Africa News blog

African business, politics and lifestyle

Where will Nigerian bank crisis lead?

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The list published by Nigeria’s central bank of those who owe money to the banks it has just bailed out makes clear that the situation has already gone well beyond just being a banking crisis.

The list cuts across the business elite and Nigeria’s regions and also includes many politically powerful figures. (And it doesn’t even appear that all those who could have been named as directors of the debtor companies have been identified).

It raises a question as to whether so many of the great and good are simply unable to pay their debts and if so what that means for business in Nigeria as a whole? If they could pay up, then why haven’t they?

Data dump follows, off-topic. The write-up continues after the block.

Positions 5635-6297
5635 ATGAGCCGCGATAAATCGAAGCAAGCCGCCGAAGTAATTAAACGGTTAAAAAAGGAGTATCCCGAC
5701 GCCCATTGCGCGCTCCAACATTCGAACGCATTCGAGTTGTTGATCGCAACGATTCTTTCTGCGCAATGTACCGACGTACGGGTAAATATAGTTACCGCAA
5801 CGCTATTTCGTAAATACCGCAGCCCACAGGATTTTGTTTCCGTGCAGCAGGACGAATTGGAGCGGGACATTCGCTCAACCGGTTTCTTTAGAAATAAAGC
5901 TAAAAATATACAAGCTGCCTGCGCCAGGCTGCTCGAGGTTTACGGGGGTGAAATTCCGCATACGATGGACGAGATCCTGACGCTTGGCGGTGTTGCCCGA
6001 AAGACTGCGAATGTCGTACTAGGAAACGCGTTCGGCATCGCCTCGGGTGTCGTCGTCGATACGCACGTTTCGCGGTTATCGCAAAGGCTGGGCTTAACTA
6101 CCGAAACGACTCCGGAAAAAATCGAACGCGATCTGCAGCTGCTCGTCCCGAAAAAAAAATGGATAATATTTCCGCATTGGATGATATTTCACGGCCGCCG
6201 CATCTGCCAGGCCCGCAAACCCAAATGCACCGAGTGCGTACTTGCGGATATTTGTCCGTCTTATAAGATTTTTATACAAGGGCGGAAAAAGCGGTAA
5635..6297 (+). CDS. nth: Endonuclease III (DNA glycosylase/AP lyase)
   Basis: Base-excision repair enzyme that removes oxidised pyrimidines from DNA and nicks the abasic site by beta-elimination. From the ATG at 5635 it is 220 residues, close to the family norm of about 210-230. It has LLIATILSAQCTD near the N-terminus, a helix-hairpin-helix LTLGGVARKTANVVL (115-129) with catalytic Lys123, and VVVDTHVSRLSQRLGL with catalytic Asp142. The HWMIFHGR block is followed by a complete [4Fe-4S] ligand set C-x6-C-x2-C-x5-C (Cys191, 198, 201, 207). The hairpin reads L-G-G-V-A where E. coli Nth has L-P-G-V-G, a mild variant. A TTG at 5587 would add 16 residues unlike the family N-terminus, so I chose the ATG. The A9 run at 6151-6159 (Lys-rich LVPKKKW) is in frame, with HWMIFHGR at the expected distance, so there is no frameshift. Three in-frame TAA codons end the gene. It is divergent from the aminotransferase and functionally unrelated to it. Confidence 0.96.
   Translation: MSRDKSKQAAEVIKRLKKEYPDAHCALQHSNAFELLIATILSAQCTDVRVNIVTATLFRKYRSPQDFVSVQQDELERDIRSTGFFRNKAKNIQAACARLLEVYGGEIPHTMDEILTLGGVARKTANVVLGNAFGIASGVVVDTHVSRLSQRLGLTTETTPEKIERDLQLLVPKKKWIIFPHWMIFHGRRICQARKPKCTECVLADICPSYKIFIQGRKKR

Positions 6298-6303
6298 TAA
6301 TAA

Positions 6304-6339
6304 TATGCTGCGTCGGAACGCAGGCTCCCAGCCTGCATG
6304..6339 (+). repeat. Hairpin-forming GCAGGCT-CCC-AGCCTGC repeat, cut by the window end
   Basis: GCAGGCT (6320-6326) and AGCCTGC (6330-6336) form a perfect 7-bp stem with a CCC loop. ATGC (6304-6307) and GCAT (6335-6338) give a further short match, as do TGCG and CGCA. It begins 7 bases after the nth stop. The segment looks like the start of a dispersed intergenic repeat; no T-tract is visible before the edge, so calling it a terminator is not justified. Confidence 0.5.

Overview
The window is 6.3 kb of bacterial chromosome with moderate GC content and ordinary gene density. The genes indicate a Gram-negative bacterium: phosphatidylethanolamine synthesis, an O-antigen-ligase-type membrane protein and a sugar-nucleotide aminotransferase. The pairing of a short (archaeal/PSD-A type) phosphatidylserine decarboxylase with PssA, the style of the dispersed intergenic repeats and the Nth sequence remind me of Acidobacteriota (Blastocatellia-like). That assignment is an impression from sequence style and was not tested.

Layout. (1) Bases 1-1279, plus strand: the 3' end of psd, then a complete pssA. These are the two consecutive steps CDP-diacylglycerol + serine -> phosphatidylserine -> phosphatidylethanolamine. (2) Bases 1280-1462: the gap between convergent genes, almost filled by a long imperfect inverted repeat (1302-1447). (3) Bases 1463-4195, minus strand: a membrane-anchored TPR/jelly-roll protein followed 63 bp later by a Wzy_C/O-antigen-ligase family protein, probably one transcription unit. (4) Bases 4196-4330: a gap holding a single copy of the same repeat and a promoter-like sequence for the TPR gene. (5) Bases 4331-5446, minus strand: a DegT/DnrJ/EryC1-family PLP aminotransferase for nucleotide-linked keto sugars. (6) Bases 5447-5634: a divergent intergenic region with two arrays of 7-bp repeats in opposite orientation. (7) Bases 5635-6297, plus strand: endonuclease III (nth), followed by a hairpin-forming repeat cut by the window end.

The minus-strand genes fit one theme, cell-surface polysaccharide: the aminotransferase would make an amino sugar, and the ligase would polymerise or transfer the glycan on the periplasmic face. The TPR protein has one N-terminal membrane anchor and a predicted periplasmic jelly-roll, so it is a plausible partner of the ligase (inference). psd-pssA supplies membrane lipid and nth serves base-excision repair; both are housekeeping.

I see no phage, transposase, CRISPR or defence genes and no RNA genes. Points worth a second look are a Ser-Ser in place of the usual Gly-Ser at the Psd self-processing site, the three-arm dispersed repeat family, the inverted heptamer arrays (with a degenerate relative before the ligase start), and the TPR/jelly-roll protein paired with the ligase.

It also raises a question as to how those ‘named and shamed’ will react, particularly those with major political sway, in a country where behind the scenes manipulation is a way of life.

How should Nigeria’s windfall oil cash be managed?

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nigeria_poverty_hawker.jpgNigeria’s revenues from oil exports have reached unprecedented levels as global crude prices rally, yet the majority of its 140 million population remain mired in poverty. Africa’s top oil producer set up an “excess crude account” five years ago to save windfall oil earnings and try to help promote long-term economic stability.

But infighting among the three tiers of government — federal, state and local — on how the revenues should be shared out has seen them squandered.

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